Then she slowly walked the circle, touching our hands with water, saying, “May the work of your hands bring comfort, dignity, and mercy to all the people your hands touch.” Aides, nurses, housekeepers, dining, residents, and administrators — there we all were, many of us with tears in our eyes, at this simple gesture acknowledging the role we have in the wellness ministry. A drop of myrrh had been added to the water, and as we rubbed our hands together, we felt the oily fragrance frequently added to salve and medicines. Carol then sent us forth with the blessing:
May you be blessed with a Spirit of tenderness and a tender heart. May you be blessed with a Spirit of strength flowing from you. May you be blessed with a Spirit of compassion. May you be blessed with a Spirit of courage, daring to be who you are. May you be blessed with a Spirit of openness, understanding and respect. May Life hold you and Love keep you. Amen.
I stood there wishing that all the Plymouth Harbor family could have been present — residents, staff, and board members — for in truth every person contributes to healing at 700 John Ringling Boulevard. Residents reach out to residents and staff; staff reach out to residents and colleagues; board members attending special events reach out to staff and residents, with such questions as “How is life at Plymouth Harbor going for you?” Plymouth Harbor is filled with healing!
Look at your hands. Take a moment right now to hold them out, palms up, and appreciate all the ways your hands help, hold, touch, and heal. Now imagine water touching them and hear the blessing, “May the work of your hands bring comfort, dignity, and mercy to all the people your hands touch. Amen.”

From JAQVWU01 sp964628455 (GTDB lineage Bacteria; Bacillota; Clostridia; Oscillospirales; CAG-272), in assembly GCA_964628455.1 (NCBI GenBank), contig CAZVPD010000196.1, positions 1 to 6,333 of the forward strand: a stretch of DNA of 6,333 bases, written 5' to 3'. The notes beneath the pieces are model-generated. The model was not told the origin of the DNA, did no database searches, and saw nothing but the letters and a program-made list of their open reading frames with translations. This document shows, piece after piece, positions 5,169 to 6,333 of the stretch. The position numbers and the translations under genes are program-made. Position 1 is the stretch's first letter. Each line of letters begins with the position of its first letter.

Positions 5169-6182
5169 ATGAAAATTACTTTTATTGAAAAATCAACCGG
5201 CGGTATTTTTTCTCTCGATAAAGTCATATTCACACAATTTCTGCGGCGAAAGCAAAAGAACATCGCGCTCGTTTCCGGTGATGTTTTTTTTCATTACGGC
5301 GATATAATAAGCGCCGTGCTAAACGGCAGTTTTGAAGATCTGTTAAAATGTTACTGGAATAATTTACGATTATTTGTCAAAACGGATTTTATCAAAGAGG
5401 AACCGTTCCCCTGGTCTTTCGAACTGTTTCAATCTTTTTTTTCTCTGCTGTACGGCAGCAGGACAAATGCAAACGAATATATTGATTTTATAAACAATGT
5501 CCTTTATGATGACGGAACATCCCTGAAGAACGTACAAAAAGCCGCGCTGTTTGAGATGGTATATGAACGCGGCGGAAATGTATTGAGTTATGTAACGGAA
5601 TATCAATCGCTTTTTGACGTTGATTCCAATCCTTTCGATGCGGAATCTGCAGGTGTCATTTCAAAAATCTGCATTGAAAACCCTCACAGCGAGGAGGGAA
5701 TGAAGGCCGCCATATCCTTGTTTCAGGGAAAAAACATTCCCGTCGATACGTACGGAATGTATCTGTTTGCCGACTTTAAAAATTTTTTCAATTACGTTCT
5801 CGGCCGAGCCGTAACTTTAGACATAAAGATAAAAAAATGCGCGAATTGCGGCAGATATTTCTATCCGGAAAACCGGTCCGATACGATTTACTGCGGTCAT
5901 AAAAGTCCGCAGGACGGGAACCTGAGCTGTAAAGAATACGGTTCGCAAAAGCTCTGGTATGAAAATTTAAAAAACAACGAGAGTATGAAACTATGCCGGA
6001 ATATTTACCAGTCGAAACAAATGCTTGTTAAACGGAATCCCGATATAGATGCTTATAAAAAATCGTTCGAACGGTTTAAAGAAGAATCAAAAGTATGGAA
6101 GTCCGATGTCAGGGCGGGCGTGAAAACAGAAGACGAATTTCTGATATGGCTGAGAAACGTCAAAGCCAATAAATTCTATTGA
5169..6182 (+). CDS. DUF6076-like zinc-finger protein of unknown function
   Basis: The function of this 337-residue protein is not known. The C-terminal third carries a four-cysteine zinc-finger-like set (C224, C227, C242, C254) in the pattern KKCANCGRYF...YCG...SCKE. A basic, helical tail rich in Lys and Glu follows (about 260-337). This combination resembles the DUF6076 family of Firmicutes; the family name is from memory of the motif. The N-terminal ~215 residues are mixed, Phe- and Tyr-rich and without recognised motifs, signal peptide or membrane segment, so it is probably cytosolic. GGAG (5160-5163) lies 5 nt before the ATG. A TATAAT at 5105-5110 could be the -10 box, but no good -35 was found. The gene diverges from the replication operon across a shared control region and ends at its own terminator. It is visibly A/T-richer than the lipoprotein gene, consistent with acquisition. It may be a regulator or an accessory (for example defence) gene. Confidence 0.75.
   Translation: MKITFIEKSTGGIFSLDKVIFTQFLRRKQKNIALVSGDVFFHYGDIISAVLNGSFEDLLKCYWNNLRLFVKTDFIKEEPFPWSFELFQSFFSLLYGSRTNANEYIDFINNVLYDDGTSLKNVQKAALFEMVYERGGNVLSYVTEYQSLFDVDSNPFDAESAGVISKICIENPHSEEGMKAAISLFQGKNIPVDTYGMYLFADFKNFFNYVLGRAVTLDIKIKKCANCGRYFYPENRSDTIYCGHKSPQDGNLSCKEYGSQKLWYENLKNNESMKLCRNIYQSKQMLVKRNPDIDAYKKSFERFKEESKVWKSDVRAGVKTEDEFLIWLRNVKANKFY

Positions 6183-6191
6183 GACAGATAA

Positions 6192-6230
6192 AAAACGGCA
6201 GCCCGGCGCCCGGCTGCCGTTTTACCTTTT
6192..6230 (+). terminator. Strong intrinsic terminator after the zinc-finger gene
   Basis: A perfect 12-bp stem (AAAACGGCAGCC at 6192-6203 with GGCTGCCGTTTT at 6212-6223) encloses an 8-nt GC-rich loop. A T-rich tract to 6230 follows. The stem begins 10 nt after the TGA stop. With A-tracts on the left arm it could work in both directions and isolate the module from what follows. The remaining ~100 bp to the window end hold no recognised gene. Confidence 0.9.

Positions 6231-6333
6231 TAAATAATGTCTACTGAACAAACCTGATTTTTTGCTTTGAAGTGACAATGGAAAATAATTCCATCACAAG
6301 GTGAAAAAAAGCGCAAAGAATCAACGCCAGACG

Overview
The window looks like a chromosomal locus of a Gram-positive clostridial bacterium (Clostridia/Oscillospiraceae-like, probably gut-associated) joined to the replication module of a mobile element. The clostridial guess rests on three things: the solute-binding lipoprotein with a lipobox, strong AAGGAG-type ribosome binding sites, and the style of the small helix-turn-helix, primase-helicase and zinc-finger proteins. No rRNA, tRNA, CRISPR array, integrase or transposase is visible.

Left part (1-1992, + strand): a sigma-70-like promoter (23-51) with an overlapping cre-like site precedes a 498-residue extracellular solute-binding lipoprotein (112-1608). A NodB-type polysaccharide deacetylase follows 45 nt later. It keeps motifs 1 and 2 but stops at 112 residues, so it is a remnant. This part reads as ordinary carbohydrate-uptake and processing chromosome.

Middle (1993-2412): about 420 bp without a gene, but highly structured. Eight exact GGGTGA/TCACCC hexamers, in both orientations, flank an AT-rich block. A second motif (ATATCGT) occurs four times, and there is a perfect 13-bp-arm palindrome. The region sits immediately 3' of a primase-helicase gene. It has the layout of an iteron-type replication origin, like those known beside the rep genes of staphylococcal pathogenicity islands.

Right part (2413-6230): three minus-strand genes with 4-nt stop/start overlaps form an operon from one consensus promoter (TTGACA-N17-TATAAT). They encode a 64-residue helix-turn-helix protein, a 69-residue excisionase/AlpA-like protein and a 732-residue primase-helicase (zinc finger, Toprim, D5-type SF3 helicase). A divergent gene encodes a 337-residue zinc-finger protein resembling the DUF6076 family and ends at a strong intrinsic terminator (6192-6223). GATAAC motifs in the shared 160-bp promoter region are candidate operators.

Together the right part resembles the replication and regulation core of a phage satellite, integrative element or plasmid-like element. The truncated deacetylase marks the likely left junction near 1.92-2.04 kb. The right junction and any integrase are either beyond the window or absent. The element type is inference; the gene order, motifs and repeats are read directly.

On Monday, May 23, 2016, Plymouth Harbor celebrated its 50th anniversary on MacNeil Day 2016 — an annual tribute to our founder, The Rev. Dr. MacNeil. The event began with a Commemoration Ceremony at 4:00 pm in the Mayflower Restaurant and Café, and was followed by a reception.
Plymouth Harbor opened its doors on January 15, 1966 to the first residents of our community, and on May 6, 1966, an official dedication ceremony was held. Over the years, Plymouth Harbor has grown, welcoming residents from all over the world, enhancing programs, activities, and amenities, and expanding, first with the addition of the North Garden, and now the Northwest Garden. There is no doubt that Plymouth Harbor has endured the test of time due to the willingness of the entire organization to adapt and evolve to meet growing needs and changes in the industry.
The MacNeil Day celebration paid tribute to this notion, honoring our past, present, and future. It included remarks from President and CEO Harry Hobson, and a special address by John Patterson, former Chair and Trustee of the Plymouth Harbor, Inc. Board of Trustees. A proclamation from the City of Sarasota honoring Plymouth Harbor’s 50 years was presented by Suzanne Atwell, Vice-Mayor.
The proclamation conclusion read: Now, therefore, the City Commission of the City of Sarasota, Florida, and on behalf of the citizens of our community, takes great pride in recognizing May 23, 2016 as “Plymouth Harbor on Sarasota Bay’s 50th Anniversary,” a day of special importance and worthy of the recognition of the citizens of the city of Sarasota.